This is so addictive: step into the future at Manchester’s first Virtual Reality gaming hub


The region’s first VR gaming site opened in Salford in 2017, and now Manchester has joined the party with the arrival of Virtural Hideout at the Great Northern Warehouse. The team behind escape-room game company Breakout have taken over one of the old B.EAT Street units backing onto Deansgate and turned it into a VR paradise.

I’m not much of a gamer, so was surprised when the team invited me down to experience their new concept. That being said, I absolutely loved it. Be warned, it’s an addictive experience that lives up to its name – I could totally see myself hiding out from the stresses of life inside the VR world. It makes a better distraction than always going to the pub, right?

With over 100 games to work through, you could lose yourself here for days on end if you wished. Sadly, I only had an hour to play. Needing a companion who had some legitimate video games knowledge more current than The Simpson’s Road Rage circa 2001, I enlisted the help of my boyfriend.

On arrival, we were sat down to play a console game called Rocket League which is a mix of football and car driving. I wasn’t very good which I found frustrating, especially because H really was, but thankfully this part was over soon and the virtual reality games began.

We were taken downstairs into the VR room by our game instructor Adil. He explained that movement sensors have been set up around the perimeter which then map out your virtual reality within the confines of the space. This stops you running into walls or knocking over furniture: handy.

Tire’s a screen in the corner of each room which give on-lookers idea of what it’s like inside the VR headset.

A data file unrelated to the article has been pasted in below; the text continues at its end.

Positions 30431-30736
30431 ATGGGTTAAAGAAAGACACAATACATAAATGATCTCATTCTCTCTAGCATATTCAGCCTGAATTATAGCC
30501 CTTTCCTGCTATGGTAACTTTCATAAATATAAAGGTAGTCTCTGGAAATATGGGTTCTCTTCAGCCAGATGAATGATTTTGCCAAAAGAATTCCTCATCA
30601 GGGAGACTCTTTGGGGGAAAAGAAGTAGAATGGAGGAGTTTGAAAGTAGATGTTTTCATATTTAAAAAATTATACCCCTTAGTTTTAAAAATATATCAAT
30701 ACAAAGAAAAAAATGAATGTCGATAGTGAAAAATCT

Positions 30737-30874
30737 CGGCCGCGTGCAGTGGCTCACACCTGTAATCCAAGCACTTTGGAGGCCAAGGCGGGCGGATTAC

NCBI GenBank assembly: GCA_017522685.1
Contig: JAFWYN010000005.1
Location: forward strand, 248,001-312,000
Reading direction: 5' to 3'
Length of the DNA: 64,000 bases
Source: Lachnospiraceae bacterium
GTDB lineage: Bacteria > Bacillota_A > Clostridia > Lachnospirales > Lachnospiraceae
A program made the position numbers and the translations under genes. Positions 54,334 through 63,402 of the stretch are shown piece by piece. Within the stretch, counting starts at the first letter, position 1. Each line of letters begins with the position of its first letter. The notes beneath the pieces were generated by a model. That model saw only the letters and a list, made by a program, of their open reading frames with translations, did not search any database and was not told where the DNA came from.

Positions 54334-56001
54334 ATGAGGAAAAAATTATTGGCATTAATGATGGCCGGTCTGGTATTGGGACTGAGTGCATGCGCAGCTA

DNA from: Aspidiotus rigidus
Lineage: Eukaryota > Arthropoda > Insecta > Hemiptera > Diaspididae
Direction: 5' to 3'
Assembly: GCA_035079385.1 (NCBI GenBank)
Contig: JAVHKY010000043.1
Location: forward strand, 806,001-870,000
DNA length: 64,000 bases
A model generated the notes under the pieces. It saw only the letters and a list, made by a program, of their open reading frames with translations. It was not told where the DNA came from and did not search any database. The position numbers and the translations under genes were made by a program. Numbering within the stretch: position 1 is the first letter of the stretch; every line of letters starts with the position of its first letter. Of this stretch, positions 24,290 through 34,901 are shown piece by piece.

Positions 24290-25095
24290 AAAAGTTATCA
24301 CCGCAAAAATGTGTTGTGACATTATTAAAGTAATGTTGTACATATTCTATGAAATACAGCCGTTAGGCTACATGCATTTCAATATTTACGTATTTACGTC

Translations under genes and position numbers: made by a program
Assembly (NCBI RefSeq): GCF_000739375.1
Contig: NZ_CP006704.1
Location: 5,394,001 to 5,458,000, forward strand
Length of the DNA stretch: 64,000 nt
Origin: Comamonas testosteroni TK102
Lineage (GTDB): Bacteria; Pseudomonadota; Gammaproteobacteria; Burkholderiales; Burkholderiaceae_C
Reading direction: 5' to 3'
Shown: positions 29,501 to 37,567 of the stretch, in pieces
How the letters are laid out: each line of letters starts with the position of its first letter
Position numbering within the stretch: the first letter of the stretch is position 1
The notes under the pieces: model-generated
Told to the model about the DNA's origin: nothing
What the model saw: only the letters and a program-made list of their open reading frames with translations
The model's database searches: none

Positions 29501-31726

However, I still managed to punch our poor game instructor during a fighting game (in my defence, inside the VR I thought I was punching one of the baddies).

To get started, he asked whether I was afraid of heights. Full disclosure: I am very scared of heights. However, this being “not real”, I decided that I’d be completely comfortable trying a simulated VR heights experience.

Boy was I wrong. Once I was in the headset, I saw a lift and was instructed to get into it. So I did. The lift took me all the way up and when it opened there was a wooden plank leading out with an incredible, stomach-turning drop below.

“Now, step out of the lift.”

I stepped out of the lift onto the plank and inched forwards, my heart racing and my knees trembling. Suddenly it all felt very real.

My next task: take one tiny step to the left. Coming from my instructor it sounded so simple, but looking down all I could see was a huge drop that gave me instant vertigo.

Not only could I not step to the left, when I announced this to the room (feeling very silly acknowledging the reality of the situation) I found it an even bigger struggle to make my way back into the lift to return to the ground. Turns out, sound logic doesn’t necessarily help you overcome the mind-boggling effects of VR.

Feeling a bit pride-hurt after my first attempt, but reassured and encouraged by Adil, I tried a game that he assured me was very popular. Basically, you have a couple of virtual sabres attached to your hands which you use to slice oncoming objects in time to a musical beat. It’s really fun and I massively got into it, as did my boyfriend.

We also played an archery game in which you could light your arrows on fire (there were about 10 different shooting options for the arrows) in a fight to defend your castle, and a hand-to-hand virtual combat game where you find yourself shooting and punching attackers. This is where the aforementioned punching of Adil took place – I’m so sorry!

All too soon the hour was up, but we both left eager to tell our friends and go back again. It’s immersive and more-ish, and with such a big range of gaming experiences on offer it has been made accessible to a lot of different people.

Whether you’re wanting to play together in a team or alone, the option is there (up to teams of four) and you’ve got a practised guide who helps you find games that you’ll enjoy. What’s more, it’s only £10 a session – not too shabby when all’s said and done.

You can fInd Virtual Hideout at Unit I, J and K, Deansgate Mews, Great Northern, Manchester M3 4EN. To book head to their website or email [email protected]



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